The other issue is copyright. Benson goes out of copyright in the UK at the end of this year, hence the above discussion. However, the US rules are different so that any new edition would either have to be "not for sale in the USA", or we would have to continue to make payments to the estate, as both Tom and I had to do in respect of our books.

My position is very simple. I want to write them, and in fact already have the parts of both books roughed out. But there is little point in my pressing on with them if I know they are unlikely to be published.

So please, everyone, do your bit by getting out there and buying it for Valentine, Birthday and Christmas presents. This will not just boost the prospects for "Lucia on Holiday" but might just convert a whole new generation of Luciaphiles.

You should also request it from your local public library. Pester them until they buy it and then get together with your friends and family to make sure that it is borrowed repeatedly, because there are publishing statistics which track these things.

"To The Slaughterhouse" by Jean Giono

A little off-topic this, as Giono was of course a French writer, despite his Italian sounding name, but this is an English translation published by Peter Owen in 2004.

Giono was both a contemporary and a friend of Pagnol, and they were both rustic writers, describing the countryside of their beloved Provence, but there the similarities end. In fact, Giono is a completely different sort of writer. I have read Pagnol in French, and he's not too difficult, but I'm not sure I would want to try Giono's French. It is much spikier, and features much more argot.

With Pagnol, war is something that happens offstage, to which characters depart and from which they return. For Giono, who was later imprisoned for his anti-war views (ironically, shortly before the French capitulated in 1940), the horrors of war are very much something to be described, down to the level of the individual dug-out and the colours and consistency of all the various bodily fluids and body parts which may be found there. This book leaves us in no doubt at all that war is hell.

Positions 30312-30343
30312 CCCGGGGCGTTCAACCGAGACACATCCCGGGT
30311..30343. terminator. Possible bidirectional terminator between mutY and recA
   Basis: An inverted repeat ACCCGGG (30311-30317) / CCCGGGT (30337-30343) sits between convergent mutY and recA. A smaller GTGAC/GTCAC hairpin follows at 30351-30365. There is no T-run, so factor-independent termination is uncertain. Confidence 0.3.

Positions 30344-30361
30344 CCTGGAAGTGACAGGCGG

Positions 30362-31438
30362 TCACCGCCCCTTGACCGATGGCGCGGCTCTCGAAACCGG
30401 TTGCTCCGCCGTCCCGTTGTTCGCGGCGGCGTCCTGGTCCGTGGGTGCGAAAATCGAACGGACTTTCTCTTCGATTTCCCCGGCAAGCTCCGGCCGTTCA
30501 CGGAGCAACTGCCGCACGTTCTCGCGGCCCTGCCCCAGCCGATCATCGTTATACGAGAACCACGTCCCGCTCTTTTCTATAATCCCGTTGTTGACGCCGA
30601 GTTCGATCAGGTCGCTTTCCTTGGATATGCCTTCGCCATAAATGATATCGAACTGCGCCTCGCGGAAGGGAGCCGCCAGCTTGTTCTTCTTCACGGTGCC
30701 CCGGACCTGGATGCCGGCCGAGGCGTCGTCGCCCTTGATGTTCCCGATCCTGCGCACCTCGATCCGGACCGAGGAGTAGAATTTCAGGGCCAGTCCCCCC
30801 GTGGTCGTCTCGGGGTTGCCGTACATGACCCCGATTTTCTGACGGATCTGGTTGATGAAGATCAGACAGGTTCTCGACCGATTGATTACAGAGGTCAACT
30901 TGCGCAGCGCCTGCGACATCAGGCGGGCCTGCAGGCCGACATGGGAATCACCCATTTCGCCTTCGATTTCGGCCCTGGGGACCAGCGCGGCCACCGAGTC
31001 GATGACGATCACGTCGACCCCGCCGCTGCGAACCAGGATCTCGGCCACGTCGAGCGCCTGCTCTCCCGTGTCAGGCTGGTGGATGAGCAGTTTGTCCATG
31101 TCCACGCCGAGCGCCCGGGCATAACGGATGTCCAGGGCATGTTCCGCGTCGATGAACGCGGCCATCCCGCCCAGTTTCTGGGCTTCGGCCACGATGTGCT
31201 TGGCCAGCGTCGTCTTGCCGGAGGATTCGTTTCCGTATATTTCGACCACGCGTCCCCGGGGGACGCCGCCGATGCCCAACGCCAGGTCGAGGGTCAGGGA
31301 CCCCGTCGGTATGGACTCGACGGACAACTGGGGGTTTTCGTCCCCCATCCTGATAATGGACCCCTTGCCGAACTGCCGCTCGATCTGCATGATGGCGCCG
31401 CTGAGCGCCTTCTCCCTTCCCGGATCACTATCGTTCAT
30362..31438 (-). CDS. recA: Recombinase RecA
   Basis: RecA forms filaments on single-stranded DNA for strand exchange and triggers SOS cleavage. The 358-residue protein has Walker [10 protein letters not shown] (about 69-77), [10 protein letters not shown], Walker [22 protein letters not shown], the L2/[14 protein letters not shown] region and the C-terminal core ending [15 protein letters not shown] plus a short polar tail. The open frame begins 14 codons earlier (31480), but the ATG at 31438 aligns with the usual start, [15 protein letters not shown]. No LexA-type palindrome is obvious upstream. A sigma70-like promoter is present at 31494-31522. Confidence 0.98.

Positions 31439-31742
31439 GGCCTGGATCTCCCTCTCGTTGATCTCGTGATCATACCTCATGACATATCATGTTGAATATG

Their attitude to nature is very different too. Pagnol paints dreamy bucolic landscapes, in which nature is a bountiful mother who, properly treated and respected, will provide lavishly for all her children. For Giono, nature is about mud and blood, a treacherous enemy who will unleash flood, drought, pestilence or famine at the drop of a hat, an adversary that must be constantly feared and against whom every possible precaution must be taken.

Giono is a fine writer and I am sad and a little ashamed that I have not come across him before (I finally stumbled across him on the shelves of Swiss Cottage library, where, incidentally, Elaine of Random Jottings fame used to work). I was reminded constantly while reading this book of Silone's Abruzzo Trilogy, and can really find no better way of describing either the quality or the feel of To The Slaughterhouse than that. It is a sort of French version of the Abruzzo Trilogy.

Published by Peter Owen, London. ISBN 0-7206-1212-8

Friday, 12 February 2010

Hampstead Books

Please allow me a small plug for this very friendly and interesting second hand book business which plies on its trade at the Hampstead Community Centre every day except Sunday. The entrance to the Community Centre is just past the King William IV pub. Anybody out there who lives in North London should definitely pay a call and support this very worthwhile venture. They specialise almost entirely in serious modern (i.e. 1900 onwards) fiction.

Wednesday, 10 February 2010

"Black Narcissus" by Rumer Godden